Bethlehem closing Pa. mill
A Bethlehem, Pa., steel mill that made sections of the Empire State Building and Golden Gate Bridge is closing and 1,690 workers will lose their jobs, Bethlehem Steel Corp. said yesterday.
Bethlehem is shutting most of its Structural Products Plant, which employed 30,000 workers during World War II and again the early 1960s, and cutting two-thirds of its workers over the next 13 months.
A company spokeswoman said fewer skyscrapers are being built as developers turn to making buildings of two to three stories, which don't need the large, flanged beams that were once a major line of production at the plant.
Wrongful-firing suit dismissed
A federal judge in Baltimore dismissed a wrongful-termination lawsuit filed against Metallgesellschaft AG by the former head of its oil trading arm, ordering that the case be heard in arbitration.
Judge J. Frederick Motz ruled that Arthur Benson, a former vice president for MG Corp., was bound by a contract with the company to take all claims to arbitration. Mr. Benson, the former head of MG's U.S. refining and marketing unit, was fired as president of MG Refining & Marketing Inc. in December after Metallgesellschaft disclosed massive losses from trading oil futures contracts.
Kodak sells home-products line
Eastman Kodak Co. agreed yesterday to sell its do-it-yourself products business, maker of Thompson's Water Seal and Red Devil paints, for $700 million in cash.
The deal with Forstmann Little & Co., a New York-based investment partnership, brings Kodak almost to the end of its speedy divestiture of non-photography subsidiaries.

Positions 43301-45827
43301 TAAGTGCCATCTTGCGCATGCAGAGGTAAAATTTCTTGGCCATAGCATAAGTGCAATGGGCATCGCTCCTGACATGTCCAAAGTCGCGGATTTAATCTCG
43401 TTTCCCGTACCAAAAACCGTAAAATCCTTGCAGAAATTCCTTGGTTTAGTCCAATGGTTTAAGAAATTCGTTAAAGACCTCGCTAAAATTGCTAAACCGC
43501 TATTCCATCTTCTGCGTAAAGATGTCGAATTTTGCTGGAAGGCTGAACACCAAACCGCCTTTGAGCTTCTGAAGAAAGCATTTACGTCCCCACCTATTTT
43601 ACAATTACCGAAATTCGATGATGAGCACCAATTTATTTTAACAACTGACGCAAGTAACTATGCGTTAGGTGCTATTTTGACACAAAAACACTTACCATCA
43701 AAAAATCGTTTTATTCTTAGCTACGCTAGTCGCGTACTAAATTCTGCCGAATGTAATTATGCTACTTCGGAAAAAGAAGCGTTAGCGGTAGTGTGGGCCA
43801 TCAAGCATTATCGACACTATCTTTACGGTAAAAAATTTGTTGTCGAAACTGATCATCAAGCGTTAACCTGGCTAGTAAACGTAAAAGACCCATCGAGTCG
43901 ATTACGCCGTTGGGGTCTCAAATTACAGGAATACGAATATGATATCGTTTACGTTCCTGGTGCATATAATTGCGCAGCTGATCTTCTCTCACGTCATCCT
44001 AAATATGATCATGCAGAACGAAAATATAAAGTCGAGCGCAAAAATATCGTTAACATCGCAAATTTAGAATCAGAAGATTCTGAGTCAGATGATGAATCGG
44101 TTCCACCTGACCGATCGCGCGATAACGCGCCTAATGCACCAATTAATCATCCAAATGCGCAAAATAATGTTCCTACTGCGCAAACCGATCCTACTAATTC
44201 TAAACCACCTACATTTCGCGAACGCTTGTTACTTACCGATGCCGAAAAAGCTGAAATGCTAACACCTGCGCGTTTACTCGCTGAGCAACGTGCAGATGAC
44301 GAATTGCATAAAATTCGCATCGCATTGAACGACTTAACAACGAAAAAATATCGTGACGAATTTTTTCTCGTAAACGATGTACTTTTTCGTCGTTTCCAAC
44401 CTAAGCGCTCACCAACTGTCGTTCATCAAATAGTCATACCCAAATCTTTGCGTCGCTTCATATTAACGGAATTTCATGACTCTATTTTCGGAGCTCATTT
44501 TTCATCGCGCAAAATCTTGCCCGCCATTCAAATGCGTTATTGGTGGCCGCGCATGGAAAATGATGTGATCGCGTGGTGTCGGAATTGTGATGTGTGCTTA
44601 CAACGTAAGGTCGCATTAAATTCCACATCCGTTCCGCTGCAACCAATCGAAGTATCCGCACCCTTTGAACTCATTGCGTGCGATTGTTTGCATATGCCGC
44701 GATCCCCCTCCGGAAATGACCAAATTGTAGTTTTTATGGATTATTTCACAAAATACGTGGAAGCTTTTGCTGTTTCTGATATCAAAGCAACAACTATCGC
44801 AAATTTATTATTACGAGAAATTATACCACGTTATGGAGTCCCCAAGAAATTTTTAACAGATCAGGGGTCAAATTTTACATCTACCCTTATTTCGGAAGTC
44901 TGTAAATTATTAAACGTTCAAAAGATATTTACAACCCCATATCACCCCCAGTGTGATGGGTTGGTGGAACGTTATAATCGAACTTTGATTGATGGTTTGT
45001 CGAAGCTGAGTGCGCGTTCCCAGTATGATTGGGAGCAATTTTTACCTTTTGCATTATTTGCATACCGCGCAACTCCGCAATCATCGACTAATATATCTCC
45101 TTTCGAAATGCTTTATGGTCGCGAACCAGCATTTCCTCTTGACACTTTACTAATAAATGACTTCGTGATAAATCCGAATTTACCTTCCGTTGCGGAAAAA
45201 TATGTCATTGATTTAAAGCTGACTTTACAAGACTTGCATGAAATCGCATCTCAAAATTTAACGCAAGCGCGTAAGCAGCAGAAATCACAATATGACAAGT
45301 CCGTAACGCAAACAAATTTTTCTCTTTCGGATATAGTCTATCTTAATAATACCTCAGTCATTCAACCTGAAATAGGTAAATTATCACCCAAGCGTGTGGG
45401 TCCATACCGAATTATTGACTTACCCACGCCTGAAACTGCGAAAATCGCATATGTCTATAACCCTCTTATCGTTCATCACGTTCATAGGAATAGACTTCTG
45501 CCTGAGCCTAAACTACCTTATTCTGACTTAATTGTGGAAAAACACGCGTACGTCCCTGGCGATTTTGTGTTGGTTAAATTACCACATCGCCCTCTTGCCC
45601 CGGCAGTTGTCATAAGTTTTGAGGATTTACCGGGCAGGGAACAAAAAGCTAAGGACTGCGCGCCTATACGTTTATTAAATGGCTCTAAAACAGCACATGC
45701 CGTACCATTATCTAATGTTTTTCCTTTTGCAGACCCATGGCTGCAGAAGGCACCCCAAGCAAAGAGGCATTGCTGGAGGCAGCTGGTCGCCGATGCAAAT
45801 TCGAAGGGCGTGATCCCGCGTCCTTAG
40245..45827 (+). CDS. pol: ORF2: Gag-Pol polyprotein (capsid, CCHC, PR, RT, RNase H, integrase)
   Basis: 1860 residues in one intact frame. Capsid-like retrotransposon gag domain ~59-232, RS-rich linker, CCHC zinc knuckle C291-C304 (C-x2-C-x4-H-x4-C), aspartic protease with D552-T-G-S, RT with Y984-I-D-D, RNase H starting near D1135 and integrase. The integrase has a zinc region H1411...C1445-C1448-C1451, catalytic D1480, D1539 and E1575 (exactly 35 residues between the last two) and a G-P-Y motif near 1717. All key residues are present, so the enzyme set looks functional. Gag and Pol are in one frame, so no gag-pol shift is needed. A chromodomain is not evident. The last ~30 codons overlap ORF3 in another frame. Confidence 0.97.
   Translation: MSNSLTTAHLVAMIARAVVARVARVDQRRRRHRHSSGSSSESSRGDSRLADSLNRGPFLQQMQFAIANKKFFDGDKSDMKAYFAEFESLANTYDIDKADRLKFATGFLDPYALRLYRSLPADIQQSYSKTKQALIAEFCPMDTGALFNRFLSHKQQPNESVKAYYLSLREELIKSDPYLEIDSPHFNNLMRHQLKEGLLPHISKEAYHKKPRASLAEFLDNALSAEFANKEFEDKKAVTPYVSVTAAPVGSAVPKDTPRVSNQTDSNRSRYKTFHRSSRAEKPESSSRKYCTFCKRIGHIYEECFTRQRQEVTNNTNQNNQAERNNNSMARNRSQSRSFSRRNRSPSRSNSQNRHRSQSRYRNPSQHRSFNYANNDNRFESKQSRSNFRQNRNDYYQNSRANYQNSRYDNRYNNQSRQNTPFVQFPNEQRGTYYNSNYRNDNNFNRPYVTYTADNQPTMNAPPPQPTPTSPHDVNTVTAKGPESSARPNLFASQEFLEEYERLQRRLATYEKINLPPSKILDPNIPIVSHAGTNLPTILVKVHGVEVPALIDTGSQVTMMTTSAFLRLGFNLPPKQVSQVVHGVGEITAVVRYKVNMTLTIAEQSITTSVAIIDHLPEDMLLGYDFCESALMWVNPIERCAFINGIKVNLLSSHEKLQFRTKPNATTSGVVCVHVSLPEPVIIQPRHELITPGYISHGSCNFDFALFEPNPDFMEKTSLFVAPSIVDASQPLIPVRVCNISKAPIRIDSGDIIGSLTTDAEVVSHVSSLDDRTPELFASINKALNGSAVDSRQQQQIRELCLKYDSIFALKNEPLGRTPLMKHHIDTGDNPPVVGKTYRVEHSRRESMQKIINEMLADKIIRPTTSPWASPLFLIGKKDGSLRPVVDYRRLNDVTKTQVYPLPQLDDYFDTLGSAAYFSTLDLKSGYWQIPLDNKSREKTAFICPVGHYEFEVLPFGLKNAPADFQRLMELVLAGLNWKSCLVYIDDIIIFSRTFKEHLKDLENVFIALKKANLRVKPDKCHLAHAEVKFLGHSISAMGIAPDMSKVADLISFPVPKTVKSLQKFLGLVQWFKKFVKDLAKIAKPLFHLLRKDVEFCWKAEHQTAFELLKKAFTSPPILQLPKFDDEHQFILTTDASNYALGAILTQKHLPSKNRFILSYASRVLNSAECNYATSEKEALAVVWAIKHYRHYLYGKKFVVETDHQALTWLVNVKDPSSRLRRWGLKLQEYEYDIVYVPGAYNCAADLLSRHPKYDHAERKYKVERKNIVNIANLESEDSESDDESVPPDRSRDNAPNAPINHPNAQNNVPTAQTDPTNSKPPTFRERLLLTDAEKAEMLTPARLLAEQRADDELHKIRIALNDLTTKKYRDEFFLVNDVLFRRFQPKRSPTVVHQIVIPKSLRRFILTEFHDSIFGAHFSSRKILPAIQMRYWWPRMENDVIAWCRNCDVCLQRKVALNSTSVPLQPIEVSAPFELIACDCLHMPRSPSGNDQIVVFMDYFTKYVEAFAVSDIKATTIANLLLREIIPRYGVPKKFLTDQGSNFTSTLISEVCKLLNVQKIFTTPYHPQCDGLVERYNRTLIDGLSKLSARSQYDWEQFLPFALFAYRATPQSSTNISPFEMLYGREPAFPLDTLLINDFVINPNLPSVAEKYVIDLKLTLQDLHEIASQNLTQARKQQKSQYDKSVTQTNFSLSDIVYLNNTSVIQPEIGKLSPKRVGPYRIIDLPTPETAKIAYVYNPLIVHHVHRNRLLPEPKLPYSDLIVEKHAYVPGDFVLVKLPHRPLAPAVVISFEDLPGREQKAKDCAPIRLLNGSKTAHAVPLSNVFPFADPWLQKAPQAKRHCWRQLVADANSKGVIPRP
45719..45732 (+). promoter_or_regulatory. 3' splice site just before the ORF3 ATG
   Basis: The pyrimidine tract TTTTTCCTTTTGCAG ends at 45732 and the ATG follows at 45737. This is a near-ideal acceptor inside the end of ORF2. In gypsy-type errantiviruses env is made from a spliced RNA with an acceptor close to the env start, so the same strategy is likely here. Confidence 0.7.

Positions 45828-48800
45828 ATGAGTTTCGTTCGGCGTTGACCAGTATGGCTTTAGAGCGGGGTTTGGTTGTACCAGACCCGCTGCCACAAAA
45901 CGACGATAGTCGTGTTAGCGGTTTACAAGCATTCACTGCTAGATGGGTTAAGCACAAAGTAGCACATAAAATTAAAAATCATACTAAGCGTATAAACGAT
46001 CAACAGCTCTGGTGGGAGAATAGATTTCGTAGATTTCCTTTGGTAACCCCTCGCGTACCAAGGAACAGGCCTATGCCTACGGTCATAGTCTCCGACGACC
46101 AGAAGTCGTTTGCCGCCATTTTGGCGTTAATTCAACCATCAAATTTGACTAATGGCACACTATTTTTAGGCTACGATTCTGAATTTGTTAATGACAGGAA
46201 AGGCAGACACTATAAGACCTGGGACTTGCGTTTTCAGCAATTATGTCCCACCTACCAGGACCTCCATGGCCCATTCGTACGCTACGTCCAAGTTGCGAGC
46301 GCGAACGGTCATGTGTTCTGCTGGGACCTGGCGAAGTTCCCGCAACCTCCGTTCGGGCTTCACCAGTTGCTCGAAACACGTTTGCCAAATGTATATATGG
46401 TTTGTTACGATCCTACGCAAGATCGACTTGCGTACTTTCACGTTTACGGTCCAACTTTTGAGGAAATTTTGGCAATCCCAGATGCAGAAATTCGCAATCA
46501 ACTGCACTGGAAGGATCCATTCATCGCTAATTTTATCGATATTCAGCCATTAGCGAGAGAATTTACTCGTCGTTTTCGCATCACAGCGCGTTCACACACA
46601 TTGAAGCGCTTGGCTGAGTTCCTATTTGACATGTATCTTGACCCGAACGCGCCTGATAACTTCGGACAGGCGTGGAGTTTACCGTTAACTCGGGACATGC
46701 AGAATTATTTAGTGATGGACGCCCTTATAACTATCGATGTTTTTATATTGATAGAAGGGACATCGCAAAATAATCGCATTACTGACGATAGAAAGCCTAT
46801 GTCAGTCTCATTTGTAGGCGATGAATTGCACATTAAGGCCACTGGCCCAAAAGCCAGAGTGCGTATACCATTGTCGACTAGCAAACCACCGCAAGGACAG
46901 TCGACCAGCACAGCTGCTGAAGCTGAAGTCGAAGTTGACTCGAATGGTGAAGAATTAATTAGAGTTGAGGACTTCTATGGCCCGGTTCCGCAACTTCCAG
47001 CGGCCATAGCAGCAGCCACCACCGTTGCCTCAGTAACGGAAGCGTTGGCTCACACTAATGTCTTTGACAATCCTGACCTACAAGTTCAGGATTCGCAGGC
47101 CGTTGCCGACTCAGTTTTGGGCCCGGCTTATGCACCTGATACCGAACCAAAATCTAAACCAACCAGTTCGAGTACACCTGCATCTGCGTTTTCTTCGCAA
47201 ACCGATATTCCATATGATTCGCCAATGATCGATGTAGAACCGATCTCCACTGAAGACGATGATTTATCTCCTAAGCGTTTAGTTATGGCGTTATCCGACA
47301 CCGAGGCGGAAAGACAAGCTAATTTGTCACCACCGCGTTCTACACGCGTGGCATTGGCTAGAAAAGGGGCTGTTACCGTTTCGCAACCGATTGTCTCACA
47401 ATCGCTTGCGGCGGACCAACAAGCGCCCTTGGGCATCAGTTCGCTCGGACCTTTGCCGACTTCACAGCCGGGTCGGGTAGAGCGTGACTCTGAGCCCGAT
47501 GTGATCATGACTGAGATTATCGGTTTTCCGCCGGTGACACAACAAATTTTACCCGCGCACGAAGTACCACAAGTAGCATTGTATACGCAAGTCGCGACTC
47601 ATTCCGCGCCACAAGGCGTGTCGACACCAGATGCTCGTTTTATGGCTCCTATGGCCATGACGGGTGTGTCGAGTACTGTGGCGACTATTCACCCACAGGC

AST begins laying off 700
Computer maker AST Research Inc. yesterday began laying off nearly 700 workers, or 10 percent of its staff, in a cost-cutting move that will send its California manufacturing operations to Taiwan.
AST said it expects to lose $39 million to $40 million, or $1.20 to $1.25 per share, in fiscal 1995's first quarter, which ended Sept. 30.
HOW Insurance in receivership
The nation's leading insurer of new home warranties agreed yesterday to an order giving Virginia regulators control of the company until its financial troubles are solved or a buyer is found.
The order, signed by Richmond Circuit Judge Melvin R. Hughes Jr., makes the State Corporation Commission the permanent receiver for HOW Insurance Co. A consultant hired by the state estimated that HOW's liabilities, including its obligation to pay claims in the future, exceeded its assets by $47.9 million as of June 30.